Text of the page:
Defining the molecular basis of host range in Papaya ringspot virus (PRSV) Australia
Jayathilake, Nishantha (2004) Defining the molecular basis of host range in Papaya ringspot virus (PRSV) Australia. PhD thesis, Queensland University of Technology.
The potyvirus Papaya ringspot virus (PRSV) is widespread throughout the world in cucurbits (such as zucchini, watermelon, pumpkin etc) and papaya (papaw). There are two serologically indistinguishable strains of PRSV, which can only be differentiated on the basis of host range. PRSV-P is able to infect both papaya and cucurbits whereas PRSV-W only infects cucurbits. Both infections drastically reduce the yield and market quality of the fruit. Australian isolates of PRSV-P and -W are very closely related and there is evidence that PRSV-P arose by mutation from PRSV-W. The aim of this project was to investigate the molecular basis of the host range difference between Australian isolates of PRSV-P and -W.
The close relationship between Australian PRSV-P and -W isolates at the molecular level made this an ideal system to investigate molecular host range determinants through the development of full-length infectious cDNA clones. Initially, the complete genomes of PRSV-P and -W were each incorporated into two overlapping clones; one included the CaMV 35S promoter fused to the 5' one third of the PRSV genome and the second included the 3' two thirds of the genome (including a 33 nucleotide poly(A) tail) fused to a CaMV35S terminator. Full-length clones could not be obtained from subcloning of these fragments due to apparent toxicity in E.coli. Several approaches were subsequently undertaken to overcome this problem. In an attempt to prevent transcription of potentially toxic sequences, a plant intron (St-Ls1 IV2 intron) was engineered into the first coding region (P1) of the PRSV-W genome. Although clones were obtained using this strategy these could not be effectively maintained in E.coli. An alternative strategy involved subcloning of the genome into a low copy number vector, pACYC177, to minimise expression of toxic sequences. Again this resulted in clones that produced very small colonies, which were hard to culture and which gave very low plasmid yields. These plasmids were also difficult to maintain in E. coli.
A final, successful strategy was developed using overlapping long distance PCR (OE-LD PCR) to generate full-length infectious PCR products of both PRSV-P (rPRSV-P) and -W (rPRSV-W) incorporating a CaMV 35S promoter and terminator. Infectious PCR products of both strains were inoculated onto squash cotyledons in vitro by microprojectile bombardment and subsequently mechanically inoculated to squash with greater than 86% efficiency. RPRSV-P subsequently infected papaya with 96% efficiency while, as expected, rPRSV-W was unable to infect papaya.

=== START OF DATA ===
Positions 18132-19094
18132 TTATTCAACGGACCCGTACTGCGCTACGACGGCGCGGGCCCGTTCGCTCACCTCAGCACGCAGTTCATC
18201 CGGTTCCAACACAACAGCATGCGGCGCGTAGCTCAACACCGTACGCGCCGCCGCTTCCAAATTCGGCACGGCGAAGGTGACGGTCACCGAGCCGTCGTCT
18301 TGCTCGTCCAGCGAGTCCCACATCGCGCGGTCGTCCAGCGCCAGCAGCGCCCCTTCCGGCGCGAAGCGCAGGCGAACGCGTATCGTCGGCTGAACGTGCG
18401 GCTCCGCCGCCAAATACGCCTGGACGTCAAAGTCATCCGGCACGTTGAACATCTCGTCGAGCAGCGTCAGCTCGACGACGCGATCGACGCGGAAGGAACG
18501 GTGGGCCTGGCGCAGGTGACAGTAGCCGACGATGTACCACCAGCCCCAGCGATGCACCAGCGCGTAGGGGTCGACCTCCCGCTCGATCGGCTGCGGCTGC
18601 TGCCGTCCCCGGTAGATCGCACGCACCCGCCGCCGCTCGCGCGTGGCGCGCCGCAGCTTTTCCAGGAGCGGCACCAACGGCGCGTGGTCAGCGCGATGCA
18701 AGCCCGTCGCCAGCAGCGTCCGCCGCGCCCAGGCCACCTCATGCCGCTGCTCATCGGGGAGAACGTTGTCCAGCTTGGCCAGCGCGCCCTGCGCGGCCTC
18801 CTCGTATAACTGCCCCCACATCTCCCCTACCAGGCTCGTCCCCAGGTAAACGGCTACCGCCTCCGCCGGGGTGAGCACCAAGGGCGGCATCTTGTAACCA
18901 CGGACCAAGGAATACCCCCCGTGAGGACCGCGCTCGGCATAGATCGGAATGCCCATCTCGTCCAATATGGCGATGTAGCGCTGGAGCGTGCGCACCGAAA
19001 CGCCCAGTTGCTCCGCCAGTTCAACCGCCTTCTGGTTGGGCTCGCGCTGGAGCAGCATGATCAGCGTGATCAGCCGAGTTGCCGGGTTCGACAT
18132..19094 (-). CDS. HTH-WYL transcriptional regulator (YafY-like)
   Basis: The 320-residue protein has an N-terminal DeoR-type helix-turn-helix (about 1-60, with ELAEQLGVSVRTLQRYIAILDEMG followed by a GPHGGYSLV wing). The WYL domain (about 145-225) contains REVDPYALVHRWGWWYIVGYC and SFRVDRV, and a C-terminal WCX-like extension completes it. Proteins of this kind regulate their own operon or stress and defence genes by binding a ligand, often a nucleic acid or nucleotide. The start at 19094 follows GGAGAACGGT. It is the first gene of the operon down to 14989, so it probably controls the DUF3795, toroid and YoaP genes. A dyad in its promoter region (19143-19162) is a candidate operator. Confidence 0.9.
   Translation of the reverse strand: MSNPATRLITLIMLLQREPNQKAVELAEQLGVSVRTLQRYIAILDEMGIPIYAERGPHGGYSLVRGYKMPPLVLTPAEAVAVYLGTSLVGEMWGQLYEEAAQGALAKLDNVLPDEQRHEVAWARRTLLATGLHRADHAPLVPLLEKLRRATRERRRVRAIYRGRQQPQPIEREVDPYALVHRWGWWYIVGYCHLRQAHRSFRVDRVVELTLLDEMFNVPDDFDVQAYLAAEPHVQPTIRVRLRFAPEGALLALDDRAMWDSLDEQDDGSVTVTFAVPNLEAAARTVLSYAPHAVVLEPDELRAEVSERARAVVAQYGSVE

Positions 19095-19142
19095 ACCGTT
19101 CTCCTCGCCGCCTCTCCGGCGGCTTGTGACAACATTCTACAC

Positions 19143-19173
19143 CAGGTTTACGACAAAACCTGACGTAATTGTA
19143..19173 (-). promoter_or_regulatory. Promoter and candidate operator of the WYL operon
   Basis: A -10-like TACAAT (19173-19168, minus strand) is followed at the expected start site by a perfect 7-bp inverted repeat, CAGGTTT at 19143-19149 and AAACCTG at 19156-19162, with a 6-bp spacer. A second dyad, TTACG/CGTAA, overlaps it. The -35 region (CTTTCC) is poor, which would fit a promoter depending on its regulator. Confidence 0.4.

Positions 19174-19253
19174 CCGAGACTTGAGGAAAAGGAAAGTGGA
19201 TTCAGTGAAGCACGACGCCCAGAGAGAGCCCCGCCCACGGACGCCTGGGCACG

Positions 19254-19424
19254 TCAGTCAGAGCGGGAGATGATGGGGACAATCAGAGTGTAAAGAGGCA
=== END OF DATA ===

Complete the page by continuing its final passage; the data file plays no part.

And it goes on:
Once a system for generating infectious clones was developed, both sequence analysis and recombination of infectious clones was utilised to investigate the underlying host range mechanism. The complete genomes of PRSV-P and -W were sequenced and compared to each other and to five full- length sequences of overseas PRSV isolates that were available. Sequence analysis confirmed the close relationship between the Australian PRSV isolates (97.8% nucleotide and 98.4% amino acid identity over the whole genome), supporting the mutation theory between both Australian and Asian P and W pairs. However, there was no consistent amino acid difference over the whole genome that correlated with host range or a single site that could be implicated, suggesting that the mutation and possibly the position of the mutation is different at least between Asian and Australian isolates and potentially differs at each mutation event.
To better localise the P/W mutation within the PRSV genome, five different recombinant hybrid PRSVs (rhPRSV1-5) were generated in which 5', middle or 3' regions of the PRSV-P and -W genomes were exchanged. Infectivity of all hybrids was confirmed in squash, however, only hybrids including the 3' third of the PRSV-P genome were able to infect papaya, suggesting that this region encodes the papaya host range determinant. The region implicated encodes the genome-linked protein (VPg), NIa protease, replicase (NIb), coat protein (CP) and 3' UTR. While further identification of the host range determinants was not possible due to time constraints, based on studies with other potyviruses, there is a strong basis for implication of the VPg. Sequence analysis identified only 2 amino acid differences between the VPg of Australian PRSV-P and -W isolates in regions previously implicated in pathogenicity. These will be targeted for mutagenesis in ongoing studies.
Identification of the genes/sequences involved in the determination of host range in PRSV will provide valuable information as to the sequence of events that lead to infection and will lead to a better understanding of the significance of changing hosts in the molecular evolution of PRSV, an essential requirement for the development of long-term sustainable control strategies against PRSV.
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|Item Type:||QUT Thesis (PhD)|
|Supervisor:||Bateson, Marion& Dale, James|
|Keywords:||Papaya ringspot virus (PRSV), Australia, potyvirus, PRSV-P, PRSV-W|
|Divisions:||Past > QUT Faculties & Divisions > Faculty of Science and Technology|
Past > Schools > School of Life Sciences
|Department:||Faculty of Science|
|Institution:||Queensland University of Technology|
|Copyright Owner:||Copyright Nishantha Jayathilake|
|Deposited On:||03 Dec 2008 13:56|
|Last Modified:||29 Oct 2011 05:43|
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